In our sales pitch, we ignored the need for the client to get a way to recover lost items (which would have meant to explain why it’s good to recover a lost product), and we went straight for differentiation between AmTAG and the competition. We researched the tech products and identified the reasons why most people don’t buy them. We used those reasons as the precise differentiation points and sales pitch:

Attack the pen and paper for the lack of security. If you lose your house key, do you want your details on them? That’s like writing your PIN on your card

Attack the tech products. Even if they came a long way and are quite intuitive now, most people over 30 are insecure about being able to use smart devices and apps. Tech, apps, monitor battery, replace the battery, say goodbye to your items if your battery dies, you lose it in a puddle or it rains.

Showcase the advantage no competitor offers. If you do need to use your product to recover your lost item, you are on your own. There is nobody you can talk to from the competition, and losing an important item can create anxiety. AmTAG offers 24/7 support.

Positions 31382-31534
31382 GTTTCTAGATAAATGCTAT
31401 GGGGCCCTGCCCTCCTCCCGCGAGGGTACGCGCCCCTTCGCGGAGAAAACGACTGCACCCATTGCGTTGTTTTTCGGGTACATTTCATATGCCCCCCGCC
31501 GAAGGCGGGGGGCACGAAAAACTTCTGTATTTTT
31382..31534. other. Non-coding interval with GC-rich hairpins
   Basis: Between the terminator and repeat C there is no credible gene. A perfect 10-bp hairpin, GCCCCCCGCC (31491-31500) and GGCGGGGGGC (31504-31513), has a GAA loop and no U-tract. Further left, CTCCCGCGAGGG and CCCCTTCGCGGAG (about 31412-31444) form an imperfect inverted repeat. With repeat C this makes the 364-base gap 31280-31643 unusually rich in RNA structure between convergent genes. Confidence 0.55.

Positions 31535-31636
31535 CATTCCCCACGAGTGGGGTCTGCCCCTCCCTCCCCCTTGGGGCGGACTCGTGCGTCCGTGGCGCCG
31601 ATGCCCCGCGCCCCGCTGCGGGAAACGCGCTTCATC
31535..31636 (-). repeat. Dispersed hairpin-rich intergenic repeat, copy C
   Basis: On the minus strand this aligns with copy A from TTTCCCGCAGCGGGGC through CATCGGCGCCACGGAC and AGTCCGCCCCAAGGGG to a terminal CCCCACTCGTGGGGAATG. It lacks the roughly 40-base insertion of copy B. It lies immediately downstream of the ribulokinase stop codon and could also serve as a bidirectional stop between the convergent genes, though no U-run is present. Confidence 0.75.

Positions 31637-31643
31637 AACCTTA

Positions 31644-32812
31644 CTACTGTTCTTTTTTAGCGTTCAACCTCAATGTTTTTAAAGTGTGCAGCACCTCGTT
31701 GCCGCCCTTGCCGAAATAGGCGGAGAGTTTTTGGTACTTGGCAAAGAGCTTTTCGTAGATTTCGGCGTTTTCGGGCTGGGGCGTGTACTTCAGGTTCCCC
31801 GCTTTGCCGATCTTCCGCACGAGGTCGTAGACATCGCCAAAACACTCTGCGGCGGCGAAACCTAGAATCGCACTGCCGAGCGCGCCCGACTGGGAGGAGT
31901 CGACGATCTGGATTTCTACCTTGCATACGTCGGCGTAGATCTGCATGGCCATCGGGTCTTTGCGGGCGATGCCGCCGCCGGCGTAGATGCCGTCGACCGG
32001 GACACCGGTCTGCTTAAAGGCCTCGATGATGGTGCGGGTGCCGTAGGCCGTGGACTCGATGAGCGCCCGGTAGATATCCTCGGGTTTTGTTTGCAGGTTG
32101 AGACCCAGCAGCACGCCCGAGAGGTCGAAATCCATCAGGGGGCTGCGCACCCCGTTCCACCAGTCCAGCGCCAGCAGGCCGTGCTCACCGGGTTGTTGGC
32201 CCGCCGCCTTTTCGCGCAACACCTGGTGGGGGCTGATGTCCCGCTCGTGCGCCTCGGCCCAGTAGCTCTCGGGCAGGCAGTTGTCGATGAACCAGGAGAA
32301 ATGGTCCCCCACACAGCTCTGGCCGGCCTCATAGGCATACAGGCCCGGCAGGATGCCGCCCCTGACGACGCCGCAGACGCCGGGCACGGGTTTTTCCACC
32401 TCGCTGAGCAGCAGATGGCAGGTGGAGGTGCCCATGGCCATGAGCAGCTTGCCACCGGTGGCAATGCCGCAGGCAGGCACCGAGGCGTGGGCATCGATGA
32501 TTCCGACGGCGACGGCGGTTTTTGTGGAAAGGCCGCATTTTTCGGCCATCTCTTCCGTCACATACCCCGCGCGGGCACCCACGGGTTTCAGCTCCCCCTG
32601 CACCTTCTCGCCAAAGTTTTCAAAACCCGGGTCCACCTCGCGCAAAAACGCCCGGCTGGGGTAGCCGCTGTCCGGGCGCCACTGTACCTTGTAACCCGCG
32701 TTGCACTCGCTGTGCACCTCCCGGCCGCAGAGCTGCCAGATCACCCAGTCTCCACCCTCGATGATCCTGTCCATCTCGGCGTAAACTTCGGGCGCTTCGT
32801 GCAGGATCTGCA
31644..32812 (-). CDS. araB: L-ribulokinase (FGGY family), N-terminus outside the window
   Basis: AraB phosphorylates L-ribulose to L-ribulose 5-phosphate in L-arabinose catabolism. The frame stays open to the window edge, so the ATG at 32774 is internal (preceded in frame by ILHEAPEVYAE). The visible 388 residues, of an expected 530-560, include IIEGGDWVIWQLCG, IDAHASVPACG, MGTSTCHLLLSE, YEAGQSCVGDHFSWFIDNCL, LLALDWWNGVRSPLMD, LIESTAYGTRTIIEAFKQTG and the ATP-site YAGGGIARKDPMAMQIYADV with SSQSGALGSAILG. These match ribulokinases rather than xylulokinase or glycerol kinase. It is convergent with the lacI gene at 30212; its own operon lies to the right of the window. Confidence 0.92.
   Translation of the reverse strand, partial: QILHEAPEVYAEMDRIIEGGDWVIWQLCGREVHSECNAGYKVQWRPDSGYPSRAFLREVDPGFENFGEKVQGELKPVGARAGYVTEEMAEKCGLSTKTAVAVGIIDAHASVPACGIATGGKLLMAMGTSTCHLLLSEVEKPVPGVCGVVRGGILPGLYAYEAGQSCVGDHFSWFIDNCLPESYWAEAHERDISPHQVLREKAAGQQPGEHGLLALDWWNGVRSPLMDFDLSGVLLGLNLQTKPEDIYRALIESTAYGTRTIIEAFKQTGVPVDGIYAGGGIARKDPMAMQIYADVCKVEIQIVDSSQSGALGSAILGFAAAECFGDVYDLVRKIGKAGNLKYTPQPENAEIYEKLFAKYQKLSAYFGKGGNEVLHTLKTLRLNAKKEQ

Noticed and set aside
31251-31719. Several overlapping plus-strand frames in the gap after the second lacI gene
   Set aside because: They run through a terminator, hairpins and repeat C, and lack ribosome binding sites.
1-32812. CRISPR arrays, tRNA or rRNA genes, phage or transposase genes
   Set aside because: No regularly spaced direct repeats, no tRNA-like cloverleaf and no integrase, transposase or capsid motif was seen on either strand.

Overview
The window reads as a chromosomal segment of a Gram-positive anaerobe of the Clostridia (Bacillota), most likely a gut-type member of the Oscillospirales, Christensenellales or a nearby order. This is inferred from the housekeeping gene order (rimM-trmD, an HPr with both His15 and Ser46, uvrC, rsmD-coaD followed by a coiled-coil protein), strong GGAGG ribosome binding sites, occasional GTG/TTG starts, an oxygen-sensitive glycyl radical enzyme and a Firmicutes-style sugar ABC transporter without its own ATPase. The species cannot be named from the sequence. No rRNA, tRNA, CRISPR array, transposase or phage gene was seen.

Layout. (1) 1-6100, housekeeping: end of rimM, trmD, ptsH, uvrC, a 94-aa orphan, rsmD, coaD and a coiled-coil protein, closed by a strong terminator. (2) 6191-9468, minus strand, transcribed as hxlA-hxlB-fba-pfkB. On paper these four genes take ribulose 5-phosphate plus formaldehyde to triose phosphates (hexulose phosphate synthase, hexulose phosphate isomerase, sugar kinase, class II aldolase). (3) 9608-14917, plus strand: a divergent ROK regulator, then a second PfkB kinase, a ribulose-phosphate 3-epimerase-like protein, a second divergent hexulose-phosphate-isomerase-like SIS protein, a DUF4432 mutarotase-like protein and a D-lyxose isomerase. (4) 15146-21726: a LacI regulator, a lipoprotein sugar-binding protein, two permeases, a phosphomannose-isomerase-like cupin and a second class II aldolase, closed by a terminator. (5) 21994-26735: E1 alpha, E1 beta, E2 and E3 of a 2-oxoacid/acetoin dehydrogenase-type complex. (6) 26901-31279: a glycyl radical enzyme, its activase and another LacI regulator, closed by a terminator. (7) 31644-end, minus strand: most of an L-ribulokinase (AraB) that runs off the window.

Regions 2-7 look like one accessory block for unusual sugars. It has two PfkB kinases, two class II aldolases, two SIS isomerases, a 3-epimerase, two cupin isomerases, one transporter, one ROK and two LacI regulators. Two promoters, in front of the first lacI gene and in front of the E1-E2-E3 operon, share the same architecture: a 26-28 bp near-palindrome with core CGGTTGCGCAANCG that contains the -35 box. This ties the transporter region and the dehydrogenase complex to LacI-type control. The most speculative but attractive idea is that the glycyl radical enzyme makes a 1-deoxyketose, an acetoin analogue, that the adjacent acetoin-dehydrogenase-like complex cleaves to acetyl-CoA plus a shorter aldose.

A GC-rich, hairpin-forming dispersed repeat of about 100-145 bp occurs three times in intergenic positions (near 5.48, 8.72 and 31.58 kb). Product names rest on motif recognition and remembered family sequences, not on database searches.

We acknowledged that it would be impossible to achieve our goal and reach the critical mass in a straight manner, as our client’s plan and budget didn’t account for the critical mass at all, while the time was very short. Therefore, we had to be bold and just claim we are already present nationwide (careful, as to not outright lie and have plausible deniability). This would divert some important resources from our other messages, but we decided it is an absolute must so as not to dissuade the few prospects and to create the illusion of a booming service.


We managed to get the brand shared in Facebook moms groups and we got some group influencers through social media prizes and free samples.

AmTAG immediately saw a great increase in the exposure, while the feedback shifted. People no longer asked „What is this?”, „How does it work?” and „Why wouldn’t I buy something else?” so that we could now focus on questions like „How much does it cost?”, „What happens if I lose my item while on a trip?” and „If someone finds my lost item, how do I get it back into my possession?”.


  • Social media
    • social media strategy
    • full page facelift, moderation, and control
    • copywriting
    • posting
    • commenting
    • Facebook ads
    • group posting
  • Website redesigning
    • copywriting
    • graphic design
    • UI/UX